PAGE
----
It wasn’t the first time I’ve been called that jokingly. I’ve always considered it a compliment. Yes, I know, ‘bad’ mad scientists get much more billing than ‘good’ mad scientists so people tend to think of mad scientists as primarily ‘bad’. But, since I don’t have people coming after me with torches and pitchforks, I can only surmise that I’m labelled with the moniker because I share certain traits with mad scientists in general – what we’ll call, ‘Common Mad Scientist Traits’ (CMST’s for short).
So, it got me to thinking about traits of mad scientists (good and bad), myself and about other creative people at innovative companies. A compilation of CMST’s is as follows:
- Empathy for the human condition
- Tenacious, passionate commitment to solving problems
- Will prototype/experiment before committing to the bigger project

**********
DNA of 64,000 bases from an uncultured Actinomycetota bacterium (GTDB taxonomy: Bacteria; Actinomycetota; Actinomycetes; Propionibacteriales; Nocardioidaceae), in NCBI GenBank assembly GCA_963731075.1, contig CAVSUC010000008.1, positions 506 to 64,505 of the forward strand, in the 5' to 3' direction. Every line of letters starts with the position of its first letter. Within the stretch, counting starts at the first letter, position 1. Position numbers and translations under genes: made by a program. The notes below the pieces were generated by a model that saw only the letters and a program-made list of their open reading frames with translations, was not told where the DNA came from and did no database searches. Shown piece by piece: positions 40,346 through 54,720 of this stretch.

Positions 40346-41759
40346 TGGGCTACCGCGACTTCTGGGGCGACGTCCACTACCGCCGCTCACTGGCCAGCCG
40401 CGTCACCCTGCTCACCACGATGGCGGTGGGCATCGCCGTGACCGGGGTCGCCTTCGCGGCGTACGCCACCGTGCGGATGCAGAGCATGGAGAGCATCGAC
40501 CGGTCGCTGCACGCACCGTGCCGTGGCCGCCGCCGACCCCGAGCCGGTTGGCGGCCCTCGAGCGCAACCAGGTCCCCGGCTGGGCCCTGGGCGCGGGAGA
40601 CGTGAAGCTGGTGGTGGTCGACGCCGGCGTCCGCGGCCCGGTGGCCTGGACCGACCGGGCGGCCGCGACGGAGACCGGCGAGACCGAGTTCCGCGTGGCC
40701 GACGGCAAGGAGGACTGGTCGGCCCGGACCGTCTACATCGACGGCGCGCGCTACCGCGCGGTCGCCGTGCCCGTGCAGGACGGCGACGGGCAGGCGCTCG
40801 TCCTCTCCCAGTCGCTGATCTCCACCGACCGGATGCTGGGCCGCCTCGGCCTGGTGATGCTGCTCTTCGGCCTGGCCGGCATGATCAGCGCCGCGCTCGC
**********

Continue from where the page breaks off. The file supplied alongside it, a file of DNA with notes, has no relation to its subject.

- Customizes environment and tools to increase odds of success
- Accepts failure as a learning opportunity
- Leverages technology
- Has assistants(team) that share(s) the vision
- Finds ways to work around bureaucracy
- Authentic – true to self
Does this list jive with the “Mad Scientists” you know? How does your business empower and foster these behaviours and perspectives? Which CMST’s do you have?
Posted in Authenticity, Creative Environments, creativity, culture of innovation, Design, idea generation, innovation, Nature of Creativity, problem solving, Renaissance Souls, Science, The Human Person, Workplace Creativity | Tagged: Authenticity, creativity, Design, innovation, innovative culture, research and development, Science | 2 Comments »
Posted by Plish on February 17, 2009
It’s essential to fuel your creative engine with knowledge. The more connections to disparate phenomena present, the better your chances of coming up with really cool solutions to problems.
I came across this sweet nanotechnology site that qualifies as “Hi-Octane” Creativity Fuel.